Bill Garrett made history for IU and America



BLOOMINGTON — Indiana has named a fieldhouse for Bill Garrett, displays a statue of him in the lobby of Assembly Hall, and the other night as the men’s basketball team began the 2023-24 season, named a game after him.

How different it was in the late 1940s, across America, across Indiana, in Bloomington, when racism was rampant and unconsciously unrepentant, when it was more likely a young Black man like Garrett would be called uncomplimentary names.

Fans attending “The Bill Garrett Game,” gave Garrett’s memory a standing ovation before IU defeated Florida Gulf Coast, 69-63, with 9 family members and friends serving as honorary captains. All shook hands with IU coach Mike Woodson – who is also Black – on the court. They did so on a night when four of the five Hoosiers in the starting lineup were Black.

Just outside the gym door is a striking sculpture of Garrett with famous one-time coach Branch McCracken, representing the road to justice taken together as pioneers. When Bill Garrett arrived in Bloomington from Shelbyville in 1947, he was fortunate to be welcome in everywhere on campus because of his dark skin, never-mind be immortalized in art work.

In 1947, Jackie Robinson integrated Major League Baseball in the 20th century with the Brooklyn Dodgers. He was booed, taunted and had to promise his boss not to fight back at antagonists for two years.

Garrett originally told the Black-oriented Indianapolis Recorder newspaper he wanted to attend IU or Purdue, but might go to UCLA, Southern California, or historically black Tennessee State because the Indiana schools apparently didn’t want him.

He hesitated to become a barrier-breaker, saying, “Too much in the spotlight – suppose I didn’t make good?” Robinson shared those emotions, but persevered. Garrett was reminded Robinson took risks for all Black people and he reconsidered. “That’s right,” he said. “Jackie is preparing the way for others and I guess I could try that, too.”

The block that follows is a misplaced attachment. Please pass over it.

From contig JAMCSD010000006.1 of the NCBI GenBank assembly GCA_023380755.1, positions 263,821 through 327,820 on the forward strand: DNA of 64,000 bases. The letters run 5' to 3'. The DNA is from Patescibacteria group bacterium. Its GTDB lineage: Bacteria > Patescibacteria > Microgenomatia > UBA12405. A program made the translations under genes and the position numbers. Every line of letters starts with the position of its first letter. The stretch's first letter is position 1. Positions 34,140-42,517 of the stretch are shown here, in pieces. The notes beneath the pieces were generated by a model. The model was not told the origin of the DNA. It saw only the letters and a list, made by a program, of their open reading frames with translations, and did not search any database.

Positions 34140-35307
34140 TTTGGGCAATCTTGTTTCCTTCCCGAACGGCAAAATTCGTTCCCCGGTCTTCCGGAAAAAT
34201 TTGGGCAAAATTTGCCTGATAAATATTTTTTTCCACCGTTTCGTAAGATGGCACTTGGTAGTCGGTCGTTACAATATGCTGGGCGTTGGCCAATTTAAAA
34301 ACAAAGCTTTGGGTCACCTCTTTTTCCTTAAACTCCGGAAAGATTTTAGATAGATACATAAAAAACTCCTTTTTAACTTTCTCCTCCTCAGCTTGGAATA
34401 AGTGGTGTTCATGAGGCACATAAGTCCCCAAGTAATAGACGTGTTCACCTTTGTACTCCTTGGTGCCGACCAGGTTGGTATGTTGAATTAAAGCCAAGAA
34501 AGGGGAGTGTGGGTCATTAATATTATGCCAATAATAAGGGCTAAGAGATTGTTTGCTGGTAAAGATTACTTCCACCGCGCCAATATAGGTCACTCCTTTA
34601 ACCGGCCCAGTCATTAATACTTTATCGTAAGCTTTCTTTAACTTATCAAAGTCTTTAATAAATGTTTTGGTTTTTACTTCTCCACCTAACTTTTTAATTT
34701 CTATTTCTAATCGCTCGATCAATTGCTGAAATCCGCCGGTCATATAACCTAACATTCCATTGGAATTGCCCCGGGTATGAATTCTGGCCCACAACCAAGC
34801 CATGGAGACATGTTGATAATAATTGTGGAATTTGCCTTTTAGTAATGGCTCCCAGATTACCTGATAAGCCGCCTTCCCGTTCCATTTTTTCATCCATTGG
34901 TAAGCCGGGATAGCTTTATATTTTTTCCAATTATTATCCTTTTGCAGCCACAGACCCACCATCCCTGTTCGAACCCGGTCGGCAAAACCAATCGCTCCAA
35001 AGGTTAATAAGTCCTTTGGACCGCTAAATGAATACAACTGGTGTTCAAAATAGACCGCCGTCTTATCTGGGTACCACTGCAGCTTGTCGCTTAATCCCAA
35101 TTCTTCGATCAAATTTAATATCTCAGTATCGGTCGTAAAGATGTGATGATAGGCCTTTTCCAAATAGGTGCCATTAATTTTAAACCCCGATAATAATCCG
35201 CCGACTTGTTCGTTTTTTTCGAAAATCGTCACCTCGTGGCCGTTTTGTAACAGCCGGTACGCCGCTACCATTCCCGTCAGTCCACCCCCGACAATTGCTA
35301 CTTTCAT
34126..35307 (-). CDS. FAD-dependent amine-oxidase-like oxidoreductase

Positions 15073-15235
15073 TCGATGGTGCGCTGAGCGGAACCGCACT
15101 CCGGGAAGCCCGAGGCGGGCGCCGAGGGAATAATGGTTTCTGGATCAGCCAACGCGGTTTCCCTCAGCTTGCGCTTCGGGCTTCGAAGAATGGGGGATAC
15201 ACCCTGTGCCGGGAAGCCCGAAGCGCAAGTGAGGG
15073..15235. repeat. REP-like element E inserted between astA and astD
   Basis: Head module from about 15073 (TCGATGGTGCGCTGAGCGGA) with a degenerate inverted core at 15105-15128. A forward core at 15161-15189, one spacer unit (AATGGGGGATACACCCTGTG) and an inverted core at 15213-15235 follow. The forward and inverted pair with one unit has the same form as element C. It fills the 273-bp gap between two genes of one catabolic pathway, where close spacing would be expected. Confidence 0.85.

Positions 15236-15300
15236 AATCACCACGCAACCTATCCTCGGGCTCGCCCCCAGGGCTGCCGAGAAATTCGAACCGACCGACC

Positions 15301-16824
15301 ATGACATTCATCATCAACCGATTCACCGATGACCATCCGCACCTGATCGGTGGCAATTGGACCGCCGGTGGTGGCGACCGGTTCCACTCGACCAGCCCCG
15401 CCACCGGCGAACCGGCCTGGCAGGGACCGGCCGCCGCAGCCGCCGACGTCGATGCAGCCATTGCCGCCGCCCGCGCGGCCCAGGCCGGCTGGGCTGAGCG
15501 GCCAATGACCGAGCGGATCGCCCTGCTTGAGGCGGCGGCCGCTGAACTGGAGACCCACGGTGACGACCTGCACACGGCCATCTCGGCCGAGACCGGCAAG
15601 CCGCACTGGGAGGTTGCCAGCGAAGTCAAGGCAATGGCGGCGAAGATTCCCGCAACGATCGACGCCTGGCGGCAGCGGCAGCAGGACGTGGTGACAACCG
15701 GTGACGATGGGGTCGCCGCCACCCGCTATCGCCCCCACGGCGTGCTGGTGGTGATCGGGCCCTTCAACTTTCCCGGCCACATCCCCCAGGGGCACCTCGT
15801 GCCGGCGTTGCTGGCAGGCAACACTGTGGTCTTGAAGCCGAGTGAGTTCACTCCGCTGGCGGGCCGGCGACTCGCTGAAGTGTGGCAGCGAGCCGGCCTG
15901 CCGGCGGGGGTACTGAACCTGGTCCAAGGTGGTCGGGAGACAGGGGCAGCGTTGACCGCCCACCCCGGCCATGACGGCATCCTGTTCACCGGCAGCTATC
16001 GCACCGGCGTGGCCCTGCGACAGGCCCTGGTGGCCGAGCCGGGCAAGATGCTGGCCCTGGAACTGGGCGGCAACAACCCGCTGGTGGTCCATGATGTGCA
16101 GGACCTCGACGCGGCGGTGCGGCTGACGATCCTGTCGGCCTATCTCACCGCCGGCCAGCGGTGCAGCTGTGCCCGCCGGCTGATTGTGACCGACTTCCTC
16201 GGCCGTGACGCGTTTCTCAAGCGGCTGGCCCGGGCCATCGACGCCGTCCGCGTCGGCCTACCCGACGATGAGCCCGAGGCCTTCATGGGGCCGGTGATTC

It took bravery to think that way and face down hatred. In 2017, when a state historical marker was installed on campus recognizing Garrett, he was acknowledged for demonstrating “courage and strength of character in the face of open hostility.” Opposing fans harangued Garrett and he was sometimes prohibited from staying in segregated hotels.

Garrett’s teenaged reticence to tangle with the spotlight was recounted on the back of a four-page program IU handed out at the game. It is a slender pamphlet mimicking the style of those printed when Garrett competed.

It did not hurt Garrett that Black football star George Taliaferro of Gary came to IU in 1945. Taliaferro was not allowed to reside in a dorm and was forbidden from eating in a popular local restaurant. It made Bloomington sound more like Birmingham.

Taliaferro, also appreciated in a statue, outside Memorial Stadium, approached university president Herman B. Wells. Wells called the restaurant owner, who worried his clientele would protest dining with Black students. Wells threatened to put the establishment off-limits to students if an experiment was not tried feeding Taliaferro and others. There were no incidents. Restaurant de-segregated.

Similarly, local activists urged Wells to open the door for Garrett by speaking with McCracken, who explained a so-called “gentleman’s agreement” between Big Ten schools banning Black players.

Garrett, who was Indiana’s Mr. Basketball, and has the Shelbyville gym named for him, was ultimately offered a track scholarship as an entrée to becoming a Hoosier basketball star.

Other Black players had appeared on some Big Ten rosters, but Garrett was the first Black recruit. The long-armed, 6-foot-3 Garrett finished as IU’s all-time scorer, with All-American recognition.

Garrett met his wife Betty at IU and Garrett’s son Bill is an assistant coach at Bethune-Cookman. His grandson Billy Jr. played briefly for the New York Knicks after suiting up for DePaul, and competes in Europe.

The first Bill Garrett was drafted by the Boston Celtics of the NBA, but served in the military before joining the Harlem Globetrotters. Later, he won an Indiana state high school title coaching Crispus Attucks. However, he never saw these Garrett descendants play because he died of a heart attack in 1974 at 45.

Before the IU-Gulf Coast game, as black and white photographs of Garrett showed on the scoreboard, public address announcer Jeremy Gray called Garrett “the most significant basketball player in the history of the Big Ten.”

That was a worthy summation of Garrett’s connection to Indiana University 75 years after coming to campus.

Gazing at a divided United States still coming to grips with racial differences, equanimity remains elusive in 2023. But on his own stage, Bill Garrett’s role was akin to astronaut Neil Armstrong’s description of the moonwalk – one small step for man, one giant leap for mankind.

No posts to display